In a conversation in Prague last weekend, I formulated some thoughts on data quality I am blogging here so I can find them back again later.
Often in the context of opening up government data the data quality gets mentioned as a barrier. Data quality, or rather absence thereof, is put forward as a reason to not publish the data, or as a reason why re-use is not happening. (To the former Andrew Stott always replies that keeping the data inside government for the past decades has not improved it, so why think not publishing now would change anything?)
To me data quality is not an intrinsic aspect of the data. It is an external aspect. Data quality only becomes visible, gets noticed, in the context of usage. The job for which the data is being used determines whether the data is of the right quality to do so.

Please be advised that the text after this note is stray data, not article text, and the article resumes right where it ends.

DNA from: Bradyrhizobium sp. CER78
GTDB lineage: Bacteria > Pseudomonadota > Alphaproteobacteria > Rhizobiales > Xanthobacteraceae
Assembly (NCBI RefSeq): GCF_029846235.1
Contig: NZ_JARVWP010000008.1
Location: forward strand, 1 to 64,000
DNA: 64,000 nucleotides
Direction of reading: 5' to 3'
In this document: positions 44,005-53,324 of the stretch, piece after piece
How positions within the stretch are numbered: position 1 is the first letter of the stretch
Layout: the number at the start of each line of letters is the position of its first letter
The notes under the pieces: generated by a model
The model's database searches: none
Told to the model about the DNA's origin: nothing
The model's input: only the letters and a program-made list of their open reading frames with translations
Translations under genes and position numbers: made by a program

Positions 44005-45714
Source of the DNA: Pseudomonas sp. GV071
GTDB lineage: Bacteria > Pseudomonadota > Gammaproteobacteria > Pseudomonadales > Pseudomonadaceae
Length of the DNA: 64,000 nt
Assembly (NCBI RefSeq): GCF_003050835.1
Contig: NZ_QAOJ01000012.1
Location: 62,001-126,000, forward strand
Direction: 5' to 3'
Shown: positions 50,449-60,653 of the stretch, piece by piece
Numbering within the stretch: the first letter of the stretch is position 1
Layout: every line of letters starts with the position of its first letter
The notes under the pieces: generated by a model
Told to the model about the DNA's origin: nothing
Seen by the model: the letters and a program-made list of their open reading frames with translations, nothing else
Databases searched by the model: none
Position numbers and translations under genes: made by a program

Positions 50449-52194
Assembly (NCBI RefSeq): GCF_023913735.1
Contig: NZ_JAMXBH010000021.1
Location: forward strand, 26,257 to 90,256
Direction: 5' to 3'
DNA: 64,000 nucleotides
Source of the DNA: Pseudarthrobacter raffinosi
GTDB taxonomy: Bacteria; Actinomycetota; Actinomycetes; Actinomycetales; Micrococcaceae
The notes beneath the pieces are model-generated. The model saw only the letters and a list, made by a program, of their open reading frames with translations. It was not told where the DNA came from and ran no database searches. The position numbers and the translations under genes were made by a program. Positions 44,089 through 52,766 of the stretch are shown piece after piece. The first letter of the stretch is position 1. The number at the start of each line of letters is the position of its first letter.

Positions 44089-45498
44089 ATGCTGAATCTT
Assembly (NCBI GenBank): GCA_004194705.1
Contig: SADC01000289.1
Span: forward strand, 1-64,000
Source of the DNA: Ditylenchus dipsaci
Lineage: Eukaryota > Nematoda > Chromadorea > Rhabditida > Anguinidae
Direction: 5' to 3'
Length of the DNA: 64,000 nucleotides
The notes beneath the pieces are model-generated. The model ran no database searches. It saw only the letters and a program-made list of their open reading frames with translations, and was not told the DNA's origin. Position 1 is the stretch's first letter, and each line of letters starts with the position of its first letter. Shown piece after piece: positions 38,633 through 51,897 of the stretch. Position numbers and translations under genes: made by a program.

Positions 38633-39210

Also data quality is not the same as data granularity.
Only through making data available for re-use, and attempting to re-use that data in various settings, do notions of quality and questions on quality get formulated and discussed, and eventually dealt with (such as when Open Street Map corrected the location of 18.000 out of 360.000 busstops in the UK). This then may or may not reflect back on the public task for which the data was originally collected, and hence on the original data collection process.